Willie Nelson and Asleep at the Wheel in New Jersey (2/11/09)

photo by Glen DiCrocco

by John Jurgenson

On Wednesday afternoon at the Count Basie Theatre in Red Bank, N.J., Willie Nelson had his first rehearsal with the 12-piece band he’d perform with that night and on a dozen tour dates to come. He kept an eye on the lyrics scrolling up a teleprompter at his feet, but the chugging tunes he led seemed as familiar to him as the splintered acoustic guitar strapped across his chest.

With titles like “Shame On You” and “Sweet Jennie Lee,” the songs came from the canon of Western Swing, a style born around the same time as Mr. Nelson in Texas — and one that, in uncertain times, may have a new relevance. “It was the first music I heard other than ‘Amazing Grace’ at church,” he says later, tucked into the kitchenette of his tour bus filled with family photos and other homey touches — including a Nintendo Wii.

At the peak of Western Swing’s popularity, fans would pay less than a dollar to dance all night to songs like these. The Great Depression was on, and listeners were eager to forget their troubles in the defiantly upbeat music. “Kind of like now,” says Mr. Nelson, with a laugh. “Timing is everything, but I’d hate to think it took a Depression for us to sell any records.”

At 75 years old Mr. Nelson is on a tear, releasing two or three albums a year and cycling through an eclectic mix of collaborators. Before arriving in New Jersey, he spent two nights in New York performing Ray Charles songs with Norah Jones and Wynton Marsalis. The latest project, however, marks a return to roots music that shaped the country star’s playing long before he broke out in the 1970s, or even wrote “Crazy,” which Patsy Cline made famous in 1961.

Supporting Mr. Nelson on tour and a new album is the group Asleep at the Wheel. Led by singer and guitarist Ray Benson, the Austin-based band has been a standard bearer for Western Swing for more than 30 years, injecting rock and other elements into the genre’s kitchen-sink mix of jazz, country and blues. The album “Willie and the Wheel,” which came out this week, features songs from acts who pioneered and popularized Western Swing, especially the fiddling bandleader Bob Wills.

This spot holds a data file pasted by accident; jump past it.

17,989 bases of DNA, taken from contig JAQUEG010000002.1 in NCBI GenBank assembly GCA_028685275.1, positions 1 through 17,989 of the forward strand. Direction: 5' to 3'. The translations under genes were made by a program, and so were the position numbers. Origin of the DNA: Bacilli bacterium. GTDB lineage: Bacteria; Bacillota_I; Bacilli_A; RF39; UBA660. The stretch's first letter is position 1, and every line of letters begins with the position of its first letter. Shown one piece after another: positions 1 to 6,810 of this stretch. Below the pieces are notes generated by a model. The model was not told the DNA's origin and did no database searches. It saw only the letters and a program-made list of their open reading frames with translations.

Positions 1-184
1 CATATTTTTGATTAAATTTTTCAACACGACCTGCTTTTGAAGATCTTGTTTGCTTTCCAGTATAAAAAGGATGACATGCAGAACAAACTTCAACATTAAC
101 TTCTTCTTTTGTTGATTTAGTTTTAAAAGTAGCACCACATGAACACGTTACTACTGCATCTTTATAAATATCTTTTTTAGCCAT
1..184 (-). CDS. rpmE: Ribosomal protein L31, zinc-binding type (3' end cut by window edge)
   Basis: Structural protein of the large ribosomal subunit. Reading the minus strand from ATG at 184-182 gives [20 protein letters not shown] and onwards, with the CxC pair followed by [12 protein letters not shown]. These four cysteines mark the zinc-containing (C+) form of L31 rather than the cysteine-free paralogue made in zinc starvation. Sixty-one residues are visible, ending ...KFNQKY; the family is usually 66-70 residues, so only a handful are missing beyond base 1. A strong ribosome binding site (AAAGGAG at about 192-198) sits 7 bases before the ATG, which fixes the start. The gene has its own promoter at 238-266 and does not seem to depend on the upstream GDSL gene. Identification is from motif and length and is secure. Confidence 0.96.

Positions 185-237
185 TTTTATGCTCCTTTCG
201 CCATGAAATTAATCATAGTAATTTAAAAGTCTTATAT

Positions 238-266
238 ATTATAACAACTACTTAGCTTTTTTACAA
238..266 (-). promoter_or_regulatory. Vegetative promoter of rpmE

Starting in the 1930s, his Texas Playboys rose to stardom via sponsored radio shows, appearances in Hollywood westerns and at teeming ballroom dances, where Wills experimented with amplification to make his instruments audible over the din of moving feet. Even casual listeners can identify his music by the falsetto cries — “aahh-haaa!” — he injected over the music.

“The reason the music has lasted so long is because it’s so incredible, but the reason it became popular in the first place was this guy hollering and strutting around,” says Mr. Benson, whose immersion in Bob Wills lore included co-writing a play called “A Ride With Bob.” Vintage-looking gas-station and motor-oil signs borrowed from the play hang on stage at the Count Basie Theatre. “Bob Wills was Elvis Presley to that generation, but musically there were dozens of them,” including star bandleaders such as Milton Brown, Spade Cooley and Moon Mullican.

Mr. Benson, a tall man who wears a ponytail and a gold pinky ring in the shape of a saddle, has known Mr. Nelson since the 1970s. (“That’s why we came to Texas — he was the only one that’d give us gigs,” he jokes.) But the catalyst for “Willie and the Wheel” was the reknowned music producer Jerry Wexler. As Mr. Wexler unloaded his collection of vinyl albums over the years, he sent Mr. Benson some Western Swing records, many with the initials “W.N.” written next to songs he wanted Mr. Nelson to record. The group completed about eight of the album’s 13 tracks before Mr. Wexler died last year at the age of 91.

In rehearsal, the various ingredients of Western Swing could be heard in songs like “Bring It On Down to My House” and “Hesitation Blues.” With the tip of a braided ponytail curling under his strumming arm, Mr. Nelson traded solos with the band, eliciting jazzy vamps by piano player Floyd Domino, weepy steel guitar lines from Eddie Rivers and throaty calls from Shamarr Allen, a New Orleans trumpeter who trained under Mr. Marsalis.

Tour stops include Albany, N.Y., and Greensboro, N.C. Despite Western Swing’s origins as “beer joint” music, as Mr. Nelson calls it, dancing in the aisles is unlikely at theaters like the Count Basie, where Willie and the Wheel tickets topped out at $150. But the band predicts a lively scene at the tour’s finale: a truck stop Mr. Nelson owns in Carl’s Corner, Texas, with an open dance-floor in front of the stage.

Write to John Jurgensen at john.jurgensen@wsj.com

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